-brownsugar :

I'm tempted to go watch Foreman / Lyle again on youtube... a street fight if there ever was one in the squared circle.

-Condor :

That's awesome and I did that earlier! Cosell and Norton were doing the commentary. That fight was pure violence. That Jefferson - Harris brawl was bombs away mayhem. Merchant said, after DJ obliterated Mo with one punch, 'Derrick Jefferson I love you!!!' True though, these guys were both journeyman, so it is in a different class. I respectfully disagree with Mike though. Wladimir would beat Lyle too, I think.

-Wesleyclyde :

Ron Lyle was not only a great fighter, but a man who overcame many obsticles in life. In later life was one of the nicest people in the boxing world. Never personally met the man but he was a hero to me growing up. Even returned a letter I sent to him when i was around 12 or 13, with a nice letter himself along with an autographed photo that i still have framed and sitting in my family room to this day. Even his lesser "big" fights, like Bonevena & Shavers were on the old UHF TV and I remember as a kid trying to tune them in among the static. One of a few 70's fighters who never won the title who would have no doubt won it today. Many experts say that no heavyweight as far back as Larry Holmes would have beat Ron. Not even Tyson. Ron was never intimidated. Maybe Holmes by a decision, but no one after. Rons death was the first death to truly upset me, of any person that I never actually met. Reading it sent a burning feeling in my gut. Rest in Peace Ron. You were the greatest in my book!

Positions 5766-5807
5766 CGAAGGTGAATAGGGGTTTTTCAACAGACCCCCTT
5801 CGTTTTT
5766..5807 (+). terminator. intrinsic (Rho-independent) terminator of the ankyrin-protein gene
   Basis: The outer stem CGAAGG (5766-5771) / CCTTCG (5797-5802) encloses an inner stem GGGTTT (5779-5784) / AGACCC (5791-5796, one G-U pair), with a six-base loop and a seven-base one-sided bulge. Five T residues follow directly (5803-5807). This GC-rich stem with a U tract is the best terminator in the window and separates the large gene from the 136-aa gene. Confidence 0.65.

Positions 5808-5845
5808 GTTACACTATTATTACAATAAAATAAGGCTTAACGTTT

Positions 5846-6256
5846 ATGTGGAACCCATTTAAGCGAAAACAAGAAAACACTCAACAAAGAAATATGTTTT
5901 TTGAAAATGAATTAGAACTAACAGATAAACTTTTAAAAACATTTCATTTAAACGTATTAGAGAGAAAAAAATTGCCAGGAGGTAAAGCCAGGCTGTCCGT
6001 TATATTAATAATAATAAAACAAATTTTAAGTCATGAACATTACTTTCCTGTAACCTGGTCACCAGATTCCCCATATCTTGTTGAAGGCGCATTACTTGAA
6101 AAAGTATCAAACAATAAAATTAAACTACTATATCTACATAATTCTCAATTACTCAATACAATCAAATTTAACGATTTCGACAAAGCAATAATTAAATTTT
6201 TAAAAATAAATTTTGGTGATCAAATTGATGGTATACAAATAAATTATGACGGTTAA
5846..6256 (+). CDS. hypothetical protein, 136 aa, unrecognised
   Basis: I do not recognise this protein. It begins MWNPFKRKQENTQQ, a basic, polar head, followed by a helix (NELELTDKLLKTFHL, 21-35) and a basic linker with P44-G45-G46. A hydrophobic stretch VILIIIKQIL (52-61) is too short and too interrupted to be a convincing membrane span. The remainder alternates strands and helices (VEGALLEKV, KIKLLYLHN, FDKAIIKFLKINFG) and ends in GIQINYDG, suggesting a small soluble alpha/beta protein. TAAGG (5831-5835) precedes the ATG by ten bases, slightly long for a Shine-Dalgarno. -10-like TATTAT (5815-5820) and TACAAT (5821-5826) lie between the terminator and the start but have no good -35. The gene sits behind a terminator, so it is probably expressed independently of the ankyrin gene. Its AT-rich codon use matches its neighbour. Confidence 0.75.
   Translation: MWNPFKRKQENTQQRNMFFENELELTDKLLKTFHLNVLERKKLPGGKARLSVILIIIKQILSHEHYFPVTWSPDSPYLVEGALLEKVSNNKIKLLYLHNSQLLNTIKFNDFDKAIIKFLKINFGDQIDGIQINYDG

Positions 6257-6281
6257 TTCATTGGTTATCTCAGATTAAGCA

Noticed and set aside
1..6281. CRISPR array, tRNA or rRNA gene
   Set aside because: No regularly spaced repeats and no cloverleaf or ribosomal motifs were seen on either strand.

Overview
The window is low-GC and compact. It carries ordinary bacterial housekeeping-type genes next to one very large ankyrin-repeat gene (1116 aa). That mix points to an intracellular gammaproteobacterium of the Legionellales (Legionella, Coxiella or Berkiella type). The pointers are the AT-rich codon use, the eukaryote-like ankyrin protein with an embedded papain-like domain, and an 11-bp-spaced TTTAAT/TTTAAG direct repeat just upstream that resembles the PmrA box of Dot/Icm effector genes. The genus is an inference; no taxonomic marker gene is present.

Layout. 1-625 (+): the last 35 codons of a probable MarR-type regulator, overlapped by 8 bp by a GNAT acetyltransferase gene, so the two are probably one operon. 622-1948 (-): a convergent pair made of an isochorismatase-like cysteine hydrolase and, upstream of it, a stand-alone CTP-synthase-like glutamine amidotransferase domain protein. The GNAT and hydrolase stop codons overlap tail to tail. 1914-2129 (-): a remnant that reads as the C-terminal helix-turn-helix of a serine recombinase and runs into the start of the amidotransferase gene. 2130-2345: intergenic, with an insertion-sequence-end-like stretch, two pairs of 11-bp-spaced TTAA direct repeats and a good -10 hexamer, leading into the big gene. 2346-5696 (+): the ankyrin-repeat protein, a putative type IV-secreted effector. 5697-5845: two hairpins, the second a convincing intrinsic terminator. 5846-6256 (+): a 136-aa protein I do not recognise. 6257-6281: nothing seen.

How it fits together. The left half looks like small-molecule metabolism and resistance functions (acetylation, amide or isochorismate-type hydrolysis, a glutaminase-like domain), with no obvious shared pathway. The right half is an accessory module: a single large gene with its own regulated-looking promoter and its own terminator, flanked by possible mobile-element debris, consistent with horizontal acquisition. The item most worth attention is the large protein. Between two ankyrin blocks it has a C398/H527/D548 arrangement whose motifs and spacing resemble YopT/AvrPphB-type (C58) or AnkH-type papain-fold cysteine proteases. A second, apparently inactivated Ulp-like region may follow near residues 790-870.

-DaveB :

I remember an interview between Ron Lyle and Howard Cosell. Lyle told Cosell that while he was in prison he was stabbed and had a little trouble on the operating table or something to that effect. Cosell almost admonished him by saying - Why are you throwing it away like that? Then Lyle said how he was on the operating table over seven hours and was pronounced dead twice but the doctors wouldn't give up. I thought to myself, boy he was throwing it away by minimizing it. Lyle also said he went to prison because he wouldn't trigger the shooter. All I know is that he was one hell of a puncher and he seemed like a genuinely nice man and I like the work he did with the youth of Denver. I'm sorry to see him go so soon.

-the Roast :

Yep, Foreman-Lyle is the wildest heavyweight brawl of all time. I used to play the VHS tape when I had people over to watch PPV cards. Somebody would always ask, "is this for real?" R.I.P. Ron Lyle.

-brownsugar :